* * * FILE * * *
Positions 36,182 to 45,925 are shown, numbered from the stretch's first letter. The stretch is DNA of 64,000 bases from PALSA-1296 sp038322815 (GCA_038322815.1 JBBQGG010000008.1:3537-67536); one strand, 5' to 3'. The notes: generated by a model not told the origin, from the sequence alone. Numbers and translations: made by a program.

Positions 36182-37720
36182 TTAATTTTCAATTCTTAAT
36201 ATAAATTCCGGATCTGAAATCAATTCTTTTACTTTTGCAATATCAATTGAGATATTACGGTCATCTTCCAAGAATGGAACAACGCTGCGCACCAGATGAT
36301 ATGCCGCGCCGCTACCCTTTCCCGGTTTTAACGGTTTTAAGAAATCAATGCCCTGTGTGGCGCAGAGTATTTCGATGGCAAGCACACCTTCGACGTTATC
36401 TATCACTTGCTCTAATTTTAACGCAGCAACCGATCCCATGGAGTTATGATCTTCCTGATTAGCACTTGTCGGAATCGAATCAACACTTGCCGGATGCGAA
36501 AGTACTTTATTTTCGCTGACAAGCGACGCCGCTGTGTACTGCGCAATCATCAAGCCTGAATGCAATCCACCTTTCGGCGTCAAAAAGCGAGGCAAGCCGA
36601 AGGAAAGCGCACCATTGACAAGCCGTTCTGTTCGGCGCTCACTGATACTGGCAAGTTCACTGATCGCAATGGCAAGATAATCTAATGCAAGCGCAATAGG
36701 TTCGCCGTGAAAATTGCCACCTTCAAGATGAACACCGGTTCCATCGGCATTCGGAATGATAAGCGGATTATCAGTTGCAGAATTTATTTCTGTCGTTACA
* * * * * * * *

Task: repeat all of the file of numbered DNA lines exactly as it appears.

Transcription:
Positions 36,182 to 45,925 are shown, numbered from the stretch's first letter. The stretch is DNA of 64,000 bases from PALSA-1296 sp038322815 (GCA_038322815.1 JBBQGG010000008.1:3537-67536); one strand, 5' to 3'. The notes: generated by a model not told the origin, from the sequence alone. Numbers and translations: made by a program.

Positions 36182-37720
36182 TTAATTTTCAATTCTTAAT
36201 ATAAATTCCGGATCTGAAATCAATTCTTTTACTTTTGCAATATCAATTGAGATATTACGGTCATCTTCCAAGAATGGAACAACGCTGCGCACCAGATGAT
36301 ATGCCGCGCCGCTACCCTTTCCCGGTTTTAACGGTTTTAAGAAATCAATGCCCTGTGTGGCGCAGAGTATTTCGATGGCAAGCACACCTTCGACGTTATC
36401 TATCACTTGCTCTAATTTTAACGCAGCAACCGATCCCATGGAGTTATGATCTTCCTGATTAGCACTTGTCGGAATCGAATCAACACTTGCCGGATGCGAA
36501 AGTACTTTATTTTCGCTGACAAGCGACGCCGCTGTGTACTGCGCAATCATCAAGCCTGAATGCAATCCACCTTTCGGCGTCAAAAAGCGAGGCAAGCCGA
36601 AGGAAAGCGCACCATTGACAAGCCGTTCTGTTCGGCGCTCACTGATACTGGCAAGTTCACTGATCGCAATGGCAAGATAATCTAATGCAAGCGCAATAGG
36701 TTCGCCGTGAAAATTGCCACCTTCAAGATGAACACCGGTTCCATCGGCATTCGGAATGATAAGCGGATTATCAGTTGCAGAATTTATTTCTGTCGTTACA